This is a little window into my research. This post is intentionally not long, academically dry, or excessively referenced.
Innovation is undeniably important for economic growth. After all, how can we progress without new ideas? Changing innovation attitudes have been a significant driver of recent global economic growth. Both ironically and unfortunately, innovation policy has progressed relatively little in recent times. We wish to address the innovation problem with a new perspective, to further enhance both our own understanding, and public policy.
There is an innovation problem. It is a social dilemma. The issue is that innovation leads to the production of new knowledge and new ideas. These are non-excludable and non-rival. Okay, I may have just slipped into economic-speak. Let me explain it differently. Take the quadratic formula. If I am using it, I can’t stop you using it (it is non-excludable). Second, everyone may be calculating at the same time without impact on any one person’s utility of math (it is non-rival). Therefore, say I invented the quadratic formula … it would be pretty hard for me to make money (appropriate it).
Taking these characteristics, we tend to see the production of innovation at sub-optimal levels. That is, society would benefit if people were more innovative. Following the early work of Pigou (1912), this is known as a market failure problem. Unsurprisingly, government then comes along and decides it needs to fix the problem. Even less surprising, government and economists are not new to misunderstanding fundamental problems.
We use two main policies; (1) intellectual property; and (2) research and development subsidies. It is important to understand how they work. Intellectual property (IP) gives the innovator monopoly over the idea, allowing the exclusion of others from use. This solves the issue of appropriation. Research and development (R&D) subsidies and tax credits simply pay for the fixed cost of innovation from the public purse.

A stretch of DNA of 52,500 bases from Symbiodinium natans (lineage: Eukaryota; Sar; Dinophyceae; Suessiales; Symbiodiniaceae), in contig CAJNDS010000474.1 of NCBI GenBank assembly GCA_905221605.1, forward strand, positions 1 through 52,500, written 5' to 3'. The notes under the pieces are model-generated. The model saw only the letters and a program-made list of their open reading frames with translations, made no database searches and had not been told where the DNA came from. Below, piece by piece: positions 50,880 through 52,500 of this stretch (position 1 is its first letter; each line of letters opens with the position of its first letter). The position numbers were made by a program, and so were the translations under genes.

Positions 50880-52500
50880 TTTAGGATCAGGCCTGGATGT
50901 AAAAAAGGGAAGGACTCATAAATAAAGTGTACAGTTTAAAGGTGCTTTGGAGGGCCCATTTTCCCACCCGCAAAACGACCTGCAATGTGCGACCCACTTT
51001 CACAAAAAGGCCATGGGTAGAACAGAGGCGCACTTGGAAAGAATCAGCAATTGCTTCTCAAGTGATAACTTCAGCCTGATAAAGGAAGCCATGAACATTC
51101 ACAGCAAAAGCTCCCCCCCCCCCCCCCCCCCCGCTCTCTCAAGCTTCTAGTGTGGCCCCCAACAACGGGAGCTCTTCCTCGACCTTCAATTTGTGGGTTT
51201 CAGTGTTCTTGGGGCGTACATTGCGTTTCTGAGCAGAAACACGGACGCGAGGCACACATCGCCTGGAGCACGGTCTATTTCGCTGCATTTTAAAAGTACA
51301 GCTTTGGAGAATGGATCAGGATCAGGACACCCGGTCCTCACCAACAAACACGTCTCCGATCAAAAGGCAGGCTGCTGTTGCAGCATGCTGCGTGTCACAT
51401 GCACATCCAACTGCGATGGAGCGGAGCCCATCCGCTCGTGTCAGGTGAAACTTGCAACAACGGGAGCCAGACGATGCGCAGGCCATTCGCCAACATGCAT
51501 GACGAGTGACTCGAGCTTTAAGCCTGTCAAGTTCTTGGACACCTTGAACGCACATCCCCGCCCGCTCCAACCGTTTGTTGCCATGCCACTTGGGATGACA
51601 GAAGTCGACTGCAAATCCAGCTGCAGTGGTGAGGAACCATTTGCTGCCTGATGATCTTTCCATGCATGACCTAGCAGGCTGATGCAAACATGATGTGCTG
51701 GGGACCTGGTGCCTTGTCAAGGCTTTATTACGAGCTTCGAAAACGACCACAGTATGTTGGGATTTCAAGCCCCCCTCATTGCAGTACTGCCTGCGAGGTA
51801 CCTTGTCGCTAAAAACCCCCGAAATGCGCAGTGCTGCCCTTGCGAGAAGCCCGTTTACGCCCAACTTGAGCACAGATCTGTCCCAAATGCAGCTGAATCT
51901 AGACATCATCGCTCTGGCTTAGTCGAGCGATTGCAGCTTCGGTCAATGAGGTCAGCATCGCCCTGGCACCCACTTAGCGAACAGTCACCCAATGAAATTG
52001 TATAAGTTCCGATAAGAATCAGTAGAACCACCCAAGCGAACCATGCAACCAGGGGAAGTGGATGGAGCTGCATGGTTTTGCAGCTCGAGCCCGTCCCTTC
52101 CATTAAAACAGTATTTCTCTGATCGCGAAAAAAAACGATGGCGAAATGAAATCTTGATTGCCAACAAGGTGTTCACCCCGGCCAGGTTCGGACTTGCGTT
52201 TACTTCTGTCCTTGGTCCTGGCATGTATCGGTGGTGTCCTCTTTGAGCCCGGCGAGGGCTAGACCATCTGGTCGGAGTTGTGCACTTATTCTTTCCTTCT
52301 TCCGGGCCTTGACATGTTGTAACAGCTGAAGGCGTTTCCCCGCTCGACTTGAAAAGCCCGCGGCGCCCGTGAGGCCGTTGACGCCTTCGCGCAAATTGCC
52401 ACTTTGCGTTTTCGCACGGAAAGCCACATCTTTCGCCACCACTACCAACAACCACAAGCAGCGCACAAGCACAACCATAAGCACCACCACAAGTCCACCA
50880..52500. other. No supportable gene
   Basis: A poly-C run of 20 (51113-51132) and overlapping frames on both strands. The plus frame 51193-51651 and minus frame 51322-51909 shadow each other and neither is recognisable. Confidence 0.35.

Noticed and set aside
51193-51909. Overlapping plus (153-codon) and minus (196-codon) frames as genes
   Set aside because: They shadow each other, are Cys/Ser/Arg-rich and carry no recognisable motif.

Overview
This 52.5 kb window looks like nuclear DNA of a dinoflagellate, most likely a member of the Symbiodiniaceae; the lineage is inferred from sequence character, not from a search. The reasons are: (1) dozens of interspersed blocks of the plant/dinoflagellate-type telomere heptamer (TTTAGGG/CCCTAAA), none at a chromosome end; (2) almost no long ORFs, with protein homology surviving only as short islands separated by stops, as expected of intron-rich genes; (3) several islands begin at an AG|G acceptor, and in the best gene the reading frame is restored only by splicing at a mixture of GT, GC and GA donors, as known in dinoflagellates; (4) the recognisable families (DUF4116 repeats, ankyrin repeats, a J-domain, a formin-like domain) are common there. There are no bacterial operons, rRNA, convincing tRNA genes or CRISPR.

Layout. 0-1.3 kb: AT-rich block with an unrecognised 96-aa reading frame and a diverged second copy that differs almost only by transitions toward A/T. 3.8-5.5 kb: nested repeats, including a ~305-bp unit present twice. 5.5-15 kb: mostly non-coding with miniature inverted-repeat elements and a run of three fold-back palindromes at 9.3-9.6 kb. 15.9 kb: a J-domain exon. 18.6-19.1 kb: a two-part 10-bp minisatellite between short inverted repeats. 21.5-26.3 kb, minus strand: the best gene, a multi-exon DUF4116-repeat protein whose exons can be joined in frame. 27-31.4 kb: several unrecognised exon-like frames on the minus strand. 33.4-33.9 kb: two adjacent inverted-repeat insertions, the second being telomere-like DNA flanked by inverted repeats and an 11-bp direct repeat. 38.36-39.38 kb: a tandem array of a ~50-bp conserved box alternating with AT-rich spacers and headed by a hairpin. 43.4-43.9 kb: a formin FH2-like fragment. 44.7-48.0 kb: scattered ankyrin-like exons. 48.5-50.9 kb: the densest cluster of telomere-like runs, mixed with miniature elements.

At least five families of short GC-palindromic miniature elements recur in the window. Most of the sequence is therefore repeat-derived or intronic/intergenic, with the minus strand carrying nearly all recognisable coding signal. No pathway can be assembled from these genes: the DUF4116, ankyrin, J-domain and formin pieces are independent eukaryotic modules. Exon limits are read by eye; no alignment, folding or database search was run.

These are by no means perfect solutions:
IP laws tend to restrict further innovation and lock-down ideas. There is significant evidence that new ideas are simply remixes of old ones. In a way, current innovators ‘stand on the shoulder of giants’. Monopolising knowledge significantly restricts this, or at the very least makes it expensive. Further, the current raft of ‘defense patenting’ has no productive value at all. It is simply a case of unproductive rent-seeking, because the rules of the game allow (and almost encourage) it.
R&D subsidies face all of the problems inherent in government failure. It ignores any kind of market feedback mechanism, is subject to special interests and often has a risk-averse nature. By excluding the value of the market, government ignores all of the significant market knowledge ‘of the time and place’ that is the basic foundation of our society. Don’t even get me started on government efficiency…
The proposal – While innovation suffers a market failure, so too does government. The innovation problem is more broadly one of institutional structure. Current policy prescriptions focus only on private and public. Considering their shortcomings, we need to look through a different lense. For example, innovation commons are becoming increasingly important hubs for solving this social dilemma. Yet, they are largely ignored by policy.
You need not look far to discover examples of ‘garage’ tech start-ups that have vastly improved our lives. Has anyone heard of Open Source Software (eg. most likely your current browser)? Personal Computers? Google? Facebook? 3D Printing?
These innovations flourished with little government involvement (at the beginning, at least). We want to know how, when and why. Innovation commons may be an effective institution to bypass some of the disadvantages of the private/public dichotomy currently in policy. Traditional economic theory cannot adequately explain why people invest significant time into innovation and release it into the public domain. It happens, but it doesn’t make sense.
The first step in this work is in developing a comprehensive institutional map of Australian innovation structure. From this, we can see the proportions of innovation in each structure. We can then delve deeper into innovation commons as institutions. If we can more extensively understand the ‘rules of the game’ in innovation commons, we can implement this into pubic innovation policy.